We have one composer that we have not previously published — Christina Wallin’s sweet G# minor tune, Haven, can be found on page 116. We’ve enjoyed singing Kevin Barran’s tune, Shoreline, very slowly (as indicated); it’s a majestic plain tune doxology that will bring a class together, if the class is willing. Of course, we are also represented by other fine tunesmiths, including more plain tunes than usual. We like plain tunes, and are glad to publish them!
We do have two fine anthems. Nikos Pappas’s Bishkek is a fine setting of Perronet’s “All Hail the Power of Jesus’ Name.” Bishkek is named for the capital of Kyrgyzstan, where Nikos was sent as a cultural emmisary of the U.S. State Department to celebrate 20 years of peaceful relations between these two countries. Anne Heider’s Advent arrives in plenty of time to prepare for the Advent season — a good pairing with Linda Sides’s advent text for Good Tidings.
As we go to press, news comes to us of the death of our friend and mentor, Jeff Sheppard. We hope you’ll enjoy Tom Malone’s little tale of the Rocking Chair Convention, and we are grateful to Ginnie Ely for allowing us to publish her poem.
Dedicated to the memory of Jeff Sheppard.
— The Editors email@example.com
We are very pleased to announce that the latest issue of The Trumpet is now available, with fine new songs to sing, and an essay or two to read. Download it now, and find a few people to sing it with you.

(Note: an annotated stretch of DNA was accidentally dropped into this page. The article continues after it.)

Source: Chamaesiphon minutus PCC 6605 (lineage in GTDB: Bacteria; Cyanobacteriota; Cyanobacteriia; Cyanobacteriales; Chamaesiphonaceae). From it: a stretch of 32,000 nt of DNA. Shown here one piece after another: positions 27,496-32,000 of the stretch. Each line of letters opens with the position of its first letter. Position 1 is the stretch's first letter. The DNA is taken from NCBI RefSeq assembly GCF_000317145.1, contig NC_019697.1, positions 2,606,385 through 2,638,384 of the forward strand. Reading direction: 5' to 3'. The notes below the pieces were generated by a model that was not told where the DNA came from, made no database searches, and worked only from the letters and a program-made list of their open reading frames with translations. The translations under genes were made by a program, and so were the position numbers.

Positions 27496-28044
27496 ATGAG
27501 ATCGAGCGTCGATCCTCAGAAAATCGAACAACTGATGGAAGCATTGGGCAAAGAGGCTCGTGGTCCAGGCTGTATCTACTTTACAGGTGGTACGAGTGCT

We are pleased to announce that the Volume 2, Issue 3 of The Trumpet is now available for download. It is somewhat pleasant to say that we have reached 100 pages of new compositions for you to enjoy.
There will be an all-day singing from The Trumpet on November 4th 1pm-5pm at the University of Massachusetts, Lowell at Durgin Hall, 35 Wilder Street. If you think you might be in the area, contact Tom Malone at firstname.lastname@example.org. This will be the second annual singing.
I asked James Solheim, composer of Kyrkjebøbakken in the most recent issue of The Trumpet, to tell us a bit about where the name “Kyrkjebøbakken” comes from. This is what he wrote:
About “Kyrkjebøbakken” by James Solheim
The tune’s name (approximately pronounced CHURCH-uh-bu-BOCK-en, with a Norwegian lilt) refers to the farm where my grandfather was born, on a hill overlooking Svatsum Church in Vestre Gausdal, a valley in central Norway.
Svatsum Chruch is a tiny, octagonal, all-wood country church with incredible acoustics about forty-five minutes northwest of Lillehammer. Shape-note music would sound great in this church, the building where my grandfather was baptised—but I doubt if the pews can be moved into a square.
“Kyrkje” means “church, and “bø” means the meadows where a farm’s buildings are located. Historically, rural churches in Norway had their own prosperous farms—so “kyrkjebø” would be the land where a church stands. Since “bakken” means “the hill,” “kyrkjebøbakken” would be the the hill over the church’s lands. A decent English translation of “Kyrkjebøbakken” would be “The Churchyard Hill.”
My ancestors had a beautiful view of Svatsum Church, and my relatives still live on the hills there. You can go to Flickr.com and see views of the church and surrounding hills.
Norwegian is a complicated language, with two official written forms and hundreds of dialects, and “kyrkje” is perhaps more often spelled as “kirke” in the valley where Svatsum Church sits—but I chose “kyrkje” because it’s the more historically Norwegian spelling and because that crazy mix of letters is so fun to read!